Gyl Roland was cast to play Selena Cross. In the novel on which the series is based, Selena killed her sexually abusive stepfather. But during pre-production, ABC executives demanded the story not appear in the series and Roland was dropped.
Dorothy Malone complained that her role was being overshadowed by the role of co-star Mia Farrow. In 1968, she was written off the show, and she sued 20th Century Fox for breach of contract. The case was settled out of court.
In 1968, African-American characters were added to the cast played by Ruby Dee, Percy Rodrigues, and Glynn Turman. African-American writers were also hired. But writer Gene Boland publicly complained that their ideas were being rewritten and he was fired. Dee's husband, Ossie Davis was hired as a consultant.
According to her memoirs, Mia Farrow never expected this series to succeed, let alone become the runaway sensation it was. She tried (unsuccessfully) to get out of her contract almost immediately after the show hit the airwaves. Two years later, her then-husband Frank Sinatra used his considerable industry clout to get her released from her contract with ABC. Farrow's character "Allison Mackenzie" was written out by simply having her run away from town and never be heard from again. In 1968, the series' writers got even with Farrow in a way - they wrote a storyline in which a new girl came to town with a baby she claimed was birthed by Allison. This storyline was launched immediately after "Rosemary's Baby" (starring Mia Farrow) went into release.
The producers originally wanted character, Betty Anderson, to die in the car accident in the 11th episode. Because of the rising popularity of portrayer Barbara Parkins, they finally decided not to go forward with it.
An hour long pilot episode was made in 1962. It included a storyline with the Cross family, described in the novel on which the series is based on. Producer Irna Phillips decided to scrap the Cross family.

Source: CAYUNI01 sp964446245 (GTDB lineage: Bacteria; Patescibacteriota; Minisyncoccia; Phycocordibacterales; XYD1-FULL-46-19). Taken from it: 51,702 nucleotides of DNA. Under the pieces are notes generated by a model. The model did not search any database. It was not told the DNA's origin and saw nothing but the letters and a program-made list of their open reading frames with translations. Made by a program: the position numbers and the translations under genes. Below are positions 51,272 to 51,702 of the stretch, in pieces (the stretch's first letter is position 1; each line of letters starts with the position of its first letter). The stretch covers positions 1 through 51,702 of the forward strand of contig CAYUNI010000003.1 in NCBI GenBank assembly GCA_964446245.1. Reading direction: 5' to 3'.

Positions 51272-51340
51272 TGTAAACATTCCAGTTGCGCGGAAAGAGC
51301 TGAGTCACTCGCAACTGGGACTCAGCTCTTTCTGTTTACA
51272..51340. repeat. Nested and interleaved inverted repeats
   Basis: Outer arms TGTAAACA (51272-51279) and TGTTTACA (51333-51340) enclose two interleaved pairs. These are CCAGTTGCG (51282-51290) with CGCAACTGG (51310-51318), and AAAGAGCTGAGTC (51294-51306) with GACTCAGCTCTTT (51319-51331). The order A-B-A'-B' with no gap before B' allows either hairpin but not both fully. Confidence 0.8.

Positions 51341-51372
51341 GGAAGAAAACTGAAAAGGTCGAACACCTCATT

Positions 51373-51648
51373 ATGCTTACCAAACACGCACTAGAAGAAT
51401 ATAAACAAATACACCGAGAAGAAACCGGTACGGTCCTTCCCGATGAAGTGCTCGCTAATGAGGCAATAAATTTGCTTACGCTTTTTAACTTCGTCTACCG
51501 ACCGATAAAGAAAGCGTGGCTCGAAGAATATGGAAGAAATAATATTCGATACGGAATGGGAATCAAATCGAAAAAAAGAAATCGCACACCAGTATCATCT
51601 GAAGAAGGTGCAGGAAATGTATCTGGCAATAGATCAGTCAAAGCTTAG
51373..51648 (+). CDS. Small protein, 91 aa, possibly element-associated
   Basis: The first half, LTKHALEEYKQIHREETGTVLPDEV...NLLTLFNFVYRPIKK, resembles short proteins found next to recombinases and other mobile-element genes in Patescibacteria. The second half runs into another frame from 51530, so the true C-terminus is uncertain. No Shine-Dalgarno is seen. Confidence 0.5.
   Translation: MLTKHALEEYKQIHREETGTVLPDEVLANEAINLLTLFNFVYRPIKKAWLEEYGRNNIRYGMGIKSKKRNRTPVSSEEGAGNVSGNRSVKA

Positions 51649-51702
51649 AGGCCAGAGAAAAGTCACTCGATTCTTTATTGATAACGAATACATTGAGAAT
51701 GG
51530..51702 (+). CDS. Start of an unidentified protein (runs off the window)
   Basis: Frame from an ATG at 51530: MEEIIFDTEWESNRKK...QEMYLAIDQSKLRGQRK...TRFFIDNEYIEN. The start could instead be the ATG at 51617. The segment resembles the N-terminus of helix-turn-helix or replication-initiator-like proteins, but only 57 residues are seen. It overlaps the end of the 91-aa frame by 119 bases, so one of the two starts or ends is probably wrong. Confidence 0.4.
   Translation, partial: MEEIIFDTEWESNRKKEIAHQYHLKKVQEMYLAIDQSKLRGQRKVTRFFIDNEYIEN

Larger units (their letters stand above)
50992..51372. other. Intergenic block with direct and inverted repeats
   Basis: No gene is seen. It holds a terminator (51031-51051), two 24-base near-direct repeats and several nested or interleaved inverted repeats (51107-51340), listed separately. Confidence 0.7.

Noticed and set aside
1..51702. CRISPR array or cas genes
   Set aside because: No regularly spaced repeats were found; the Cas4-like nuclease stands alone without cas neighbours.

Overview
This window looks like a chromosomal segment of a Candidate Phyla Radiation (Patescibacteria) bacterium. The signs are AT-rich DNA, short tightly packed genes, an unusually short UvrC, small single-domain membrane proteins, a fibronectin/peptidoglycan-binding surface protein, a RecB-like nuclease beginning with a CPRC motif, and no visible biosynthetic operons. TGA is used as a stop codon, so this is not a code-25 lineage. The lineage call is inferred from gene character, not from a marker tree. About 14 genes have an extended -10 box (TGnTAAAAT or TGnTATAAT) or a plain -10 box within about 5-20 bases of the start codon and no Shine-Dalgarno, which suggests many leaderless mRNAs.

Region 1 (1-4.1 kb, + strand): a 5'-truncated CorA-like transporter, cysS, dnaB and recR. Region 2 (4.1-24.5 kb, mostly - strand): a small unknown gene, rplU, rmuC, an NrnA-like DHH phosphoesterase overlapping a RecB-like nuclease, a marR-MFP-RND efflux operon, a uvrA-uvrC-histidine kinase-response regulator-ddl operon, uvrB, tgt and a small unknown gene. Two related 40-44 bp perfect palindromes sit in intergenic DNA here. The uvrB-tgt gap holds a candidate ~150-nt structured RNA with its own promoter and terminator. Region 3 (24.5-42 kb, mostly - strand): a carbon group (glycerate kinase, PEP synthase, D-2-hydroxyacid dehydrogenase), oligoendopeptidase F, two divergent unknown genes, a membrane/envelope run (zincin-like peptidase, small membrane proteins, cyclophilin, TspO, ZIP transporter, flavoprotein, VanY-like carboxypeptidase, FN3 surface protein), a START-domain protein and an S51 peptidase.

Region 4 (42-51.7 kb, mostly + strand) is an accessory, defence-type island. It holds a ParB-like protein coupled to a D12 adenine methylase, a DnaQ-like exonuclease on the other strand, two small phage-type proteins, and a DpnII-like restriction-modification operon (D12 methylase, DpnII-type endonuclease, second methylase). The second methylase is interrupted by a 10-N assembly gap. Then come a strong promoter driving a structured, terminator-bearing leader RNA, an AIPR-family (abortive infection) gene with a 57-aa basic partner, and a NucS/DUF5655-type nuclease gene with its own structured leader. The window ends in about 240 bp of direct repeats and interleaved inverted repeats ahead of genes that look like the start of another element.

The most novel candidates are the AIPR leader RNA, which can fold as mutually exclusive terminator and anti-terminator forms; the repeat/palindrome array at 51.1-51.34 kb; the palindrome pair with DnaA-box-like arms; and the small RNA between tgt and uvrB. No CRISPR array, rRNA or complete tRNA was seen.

The golden years of Peyton Place were between 1964 and 1966. By 1968, the show had lost all its popularity and critical acclaim. The makers tried to make a revive by casting several well-known character actors and developing new characters, but all they tried, didn't help.
In the beginning of the show's second season, the show dominated the lot of 20th Century Fox, occupying five sound stages, two major outdoor sets and several minor ones, including the public square with bandstand outside the studio commissary whose exterior doubles as Peyton Place's hospital.
When Mia Farrow suddenly took an unannounced vacation in 1965, the writers rushed a coma story line into the show. They told the press they initially were not certain if they were going to put Farrow's character out of the coma.
In early 1967, Barbara Parkins indicated she was planning on leaving the show, explaining to the press she did not want to work every day any longer. She also said: "I have done everything possible with the character of Betty Anderson. Now, it becomes mechanical." However, Parkins remained on the show until its cancellation in 1969.
Unlike some other actors, Barbara Rush was very positive about her work on the show, calling it "an actor's paradise". She recalled especially liking being able to put some of herself in the character and the flexible working days.
When asked why Barbara Rush took the role, she responded: "I was told I would work only two or three days a week. The studio is only five minutes from my home. I do not have to leave my husband and children for location filming."
Christopher Connelly didn't audition for the role. He got the role when he agreed on helping a girl take a screen test for a role in the show. Paul Monash wasn't impressed by the girl, but offered Connelly the part of Norman.
The original plan of the writers was that Constance would kill Elliot after a couple of episodes, followed by a dramatic murder trial. However, Elliot proved to be beloved among the public, and the plan was aborted.
James Douglas portrayed an attorney in an TV pilot called 'Hawk's Landing'. Although the pilot was failed, Paul Monash saw the screening and was so impressed by the performance of Douglas, that he offered him the role of Steven Cord.
Paul Monash offered Lana Wood the role of Sandy Webber after seeing her in The Long, Hot Summer (1965). Ironically, Wood planned on contacting Monash around the same time to show interest in the same role.
Around the time of Betty and Steven's marriage, there was talks of returning Henry Beckman to the show, because Kasey Rogers told the writers that her character didn't have much to do anymore. According to Rogers, Beckman demanded too much money.